after stating the case: It is elementary that a jury, as understood at common law and as used in our constitutions, Federal and State, signifies twelve men duly impaneled in the case to be tried. A less number is not a jury. Traction Co. v. Hof, 174 U. S., 91.
In Lamb v. Lamb, 4 Ohio St., 167, Chief Justice Thurman said: “That the term 'jury’ without addition or prefix imports a body of twelve men in a court of justice, is as well settled as any legal proposition can be.” Opinion of the Justices, 41 N. H., 550; United States v. 1363 Bags of Merchandise, 2 Sprague, 85; United States v. R. R., 123 U. S., 113.
In S. v. Scruggs, 115 N. C., 805, it is held that, “The jury provided by law for the trial of indictments is composed of twelve men; a less number is not a jury,'and a trial by a jury in a criminal action cannot be waived by the accused.”
In S. v. Stewart, an indictment for assault and battery, Justice Ashe says: “It is a fundamental principle of the common law, declared in Magna Carta, and again in our Bill of Bights, that no person shall be convicted of any crime but by the unanimous verdict of a jury of good and lawful men in open court. Art. I, see. 13. The only exception to this is where the Legislature may provide other means of trial for petty misdemeanors, with the right of appeal.
*660“Tbe court bere bas undertaken to serve in tbe double capacity of judge and jury, and try tbe defendant without a jury, wbicb it bad no authority to do, even with the consent of tbe prisoner.” Citing 1 Bish. Crim. Law, 759.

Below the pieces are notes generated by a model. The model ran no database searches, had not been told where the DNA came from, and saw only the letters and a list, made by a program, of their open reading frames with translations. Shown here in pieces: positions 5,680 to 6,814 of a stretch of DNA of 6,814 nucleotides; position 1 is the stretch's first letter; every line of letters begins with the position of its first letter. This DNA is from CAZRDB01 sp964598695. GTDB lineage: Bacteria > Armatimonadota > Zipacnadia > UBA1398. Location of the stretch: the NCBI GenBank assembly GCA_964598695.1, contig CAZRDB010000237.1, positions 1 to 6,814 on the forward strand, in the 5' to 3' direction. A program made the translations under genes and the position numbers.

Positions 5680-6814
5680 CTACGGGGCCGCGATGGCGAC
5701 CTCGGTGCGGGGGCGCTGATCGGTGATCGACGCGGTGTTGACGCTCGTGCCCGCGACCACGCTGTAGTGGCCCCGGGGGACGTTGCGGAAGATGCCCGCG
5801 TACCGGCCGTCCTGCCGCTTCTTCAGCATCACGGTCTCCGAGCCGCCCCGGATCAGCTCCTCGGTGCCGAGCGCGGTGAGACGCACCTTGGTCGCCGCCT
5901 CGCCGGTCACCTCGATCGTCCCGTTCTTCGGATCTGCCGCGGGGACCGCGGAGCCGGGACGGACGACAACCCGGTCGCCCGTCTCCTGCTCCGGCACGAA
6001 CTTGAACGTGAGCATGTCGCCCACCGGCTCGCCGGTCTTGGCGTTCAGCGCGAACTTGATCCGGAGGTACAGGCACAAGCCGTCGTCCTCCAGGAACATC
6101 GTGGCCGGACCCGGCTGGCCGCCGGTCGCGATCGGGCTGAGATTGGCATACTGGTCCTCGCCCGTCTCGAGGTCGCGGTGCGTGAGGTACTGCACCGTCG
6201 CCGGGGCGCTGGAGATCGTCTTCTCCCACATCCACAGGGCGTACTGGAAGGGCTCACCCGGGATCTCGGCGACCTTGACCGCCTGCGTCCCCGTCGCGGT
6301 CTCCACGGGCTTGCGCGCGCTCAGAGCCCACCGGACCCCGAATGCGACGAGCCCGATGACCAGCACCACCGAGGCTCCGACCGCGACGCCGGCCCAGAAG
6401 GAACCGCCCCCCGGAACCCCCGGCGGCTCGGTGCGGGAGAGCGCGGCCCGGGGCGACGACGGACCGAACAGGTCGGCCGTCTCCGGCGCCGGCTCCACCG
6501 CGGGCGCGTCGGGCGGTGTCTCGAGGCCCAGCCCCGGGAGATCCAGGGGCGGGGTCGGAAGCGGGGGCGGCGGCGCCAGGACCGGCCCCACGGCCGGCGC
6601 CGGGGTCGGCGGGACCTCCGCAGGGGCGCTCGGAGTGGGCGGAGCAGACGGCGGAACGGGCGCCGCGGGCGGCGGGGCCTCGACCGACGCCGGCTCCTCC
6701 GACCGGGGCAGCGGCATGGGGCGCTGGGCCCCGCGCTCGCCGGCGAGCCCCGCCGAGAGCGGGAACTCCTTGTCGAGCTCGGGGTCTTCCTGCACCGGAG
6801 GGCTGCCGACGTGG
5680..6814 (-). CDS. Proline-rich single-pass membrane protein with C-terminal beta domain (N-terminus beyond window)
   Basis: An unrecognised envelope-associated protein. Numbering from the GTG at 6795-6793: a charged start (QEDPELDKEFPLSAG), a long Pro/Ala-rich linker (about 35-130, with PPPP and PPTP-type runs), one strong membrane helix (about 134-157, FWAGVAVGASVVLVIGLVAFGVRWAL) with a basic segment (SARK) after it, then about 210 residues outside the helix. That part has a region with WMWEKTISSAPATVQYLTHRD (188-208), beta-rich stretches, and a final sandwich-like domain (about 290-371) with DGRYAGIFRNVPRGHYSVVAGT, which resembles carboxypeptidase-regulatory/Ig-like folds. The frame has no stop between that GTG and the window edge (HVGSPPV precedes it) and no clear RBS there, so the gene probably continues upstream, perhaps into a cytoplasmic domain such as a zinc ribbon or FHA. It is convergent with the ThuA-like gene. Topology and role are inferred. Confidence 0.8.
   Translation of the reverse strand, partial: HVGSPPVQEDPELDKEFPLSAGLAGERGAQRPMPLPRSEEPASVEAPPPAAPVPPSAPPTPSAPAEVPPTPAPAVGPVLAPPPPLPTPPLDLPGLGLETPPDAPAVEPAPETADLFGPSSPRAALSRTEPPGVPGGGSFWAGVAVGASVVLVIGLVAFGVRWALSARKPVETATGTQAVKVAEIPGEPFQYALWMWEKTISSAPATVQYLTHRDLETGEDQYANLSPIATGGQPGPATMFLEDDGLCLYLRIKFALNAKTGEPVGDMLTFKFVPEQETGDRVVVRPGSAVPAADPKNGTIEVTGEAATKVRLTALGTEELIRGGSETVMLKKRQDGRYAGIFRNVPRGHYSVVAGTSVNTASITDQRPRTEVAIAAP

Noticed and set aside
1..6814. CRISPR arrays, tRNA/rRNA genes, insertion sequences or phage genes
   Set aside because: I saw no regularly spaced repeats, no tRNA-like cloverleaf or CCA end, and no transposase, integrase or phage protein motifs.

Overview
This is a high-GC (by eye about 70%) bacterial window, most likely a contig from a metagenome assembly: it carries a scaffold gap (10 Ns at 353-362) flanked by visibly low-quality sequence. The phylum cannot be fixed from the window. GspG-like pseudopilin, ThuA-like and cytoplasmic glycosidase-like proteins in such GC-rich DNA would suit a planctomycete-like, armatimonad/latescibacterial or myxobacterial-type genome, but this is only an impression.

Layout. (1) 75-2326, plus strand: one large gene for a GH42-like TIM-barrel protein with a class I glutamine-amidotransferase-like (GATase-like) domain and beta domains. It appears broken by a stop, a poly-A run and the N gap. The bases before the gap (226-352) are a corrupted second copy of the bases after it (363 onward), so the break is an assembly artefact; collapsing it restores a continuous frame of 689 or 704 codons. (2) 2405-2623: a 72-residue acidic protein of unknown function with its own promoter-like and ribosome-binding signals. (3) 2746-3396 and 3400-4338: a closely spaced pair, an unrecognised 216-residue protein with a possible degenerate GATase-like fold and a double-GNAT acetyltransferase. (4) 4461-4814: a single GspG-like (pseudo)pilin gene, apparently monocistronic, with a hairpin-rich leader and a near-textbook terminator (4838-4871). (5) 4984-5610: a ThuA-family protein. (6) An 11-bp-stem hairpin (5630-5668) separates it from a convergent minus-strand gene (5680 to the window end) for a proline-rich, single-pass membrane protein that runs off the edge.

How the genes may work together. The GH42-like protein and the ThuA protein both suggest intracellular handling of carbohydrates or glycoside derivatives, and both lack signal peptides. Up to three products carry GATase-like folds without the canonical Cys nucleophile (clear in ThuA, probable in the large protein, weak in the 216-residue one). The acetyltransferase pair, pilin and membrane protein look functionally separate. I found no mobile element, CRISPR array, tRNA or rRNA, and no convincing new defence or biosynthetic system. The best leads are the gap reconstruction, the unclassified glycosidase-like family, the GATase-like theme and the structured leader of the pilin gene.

In S. v. Holt, 90 N. C., 750, an indictment for cruelty to animals, it is held that a jury trial cannot be waived by tbe defendant in a criminal action.
Tbe defendant may plead guilty, or nolo contendere, or autre-fois-convict, and of course tbe impaneling of a jury is unnecessary; but when be pleads not guilty in cases, such as this, where a trial-by jury is guaranteed by tbe organic law, be must be tried by a jury of twelve men, and be cannot waive it. S. v. Moss, 47 N. C., 66; Cancemi v. People, 18 N. Y., 128.
It would have been much safer-for bis Honor to have followed tbe settled precedents of this Court, and have discharged the jury and impaneled another.
Innovations in settled methods of procedure are generally unwise, especially in criminal cases. In this connection it is well to remember tbe words of Chief Justice Merrimon, “A great danger arises from jjractiees and j^ecedents that insidiously gain foothold and power in courts of justice by inadvertence and lack of due consideration. ... In tbe economy of time, the'burry of business, lack of attention, hasty consideration, irregular methods of trial are adopted, allowed, and tolerated, and thus vicious practices spring up, creating sources of danger to constitutional right.” S. v. Holt, supra.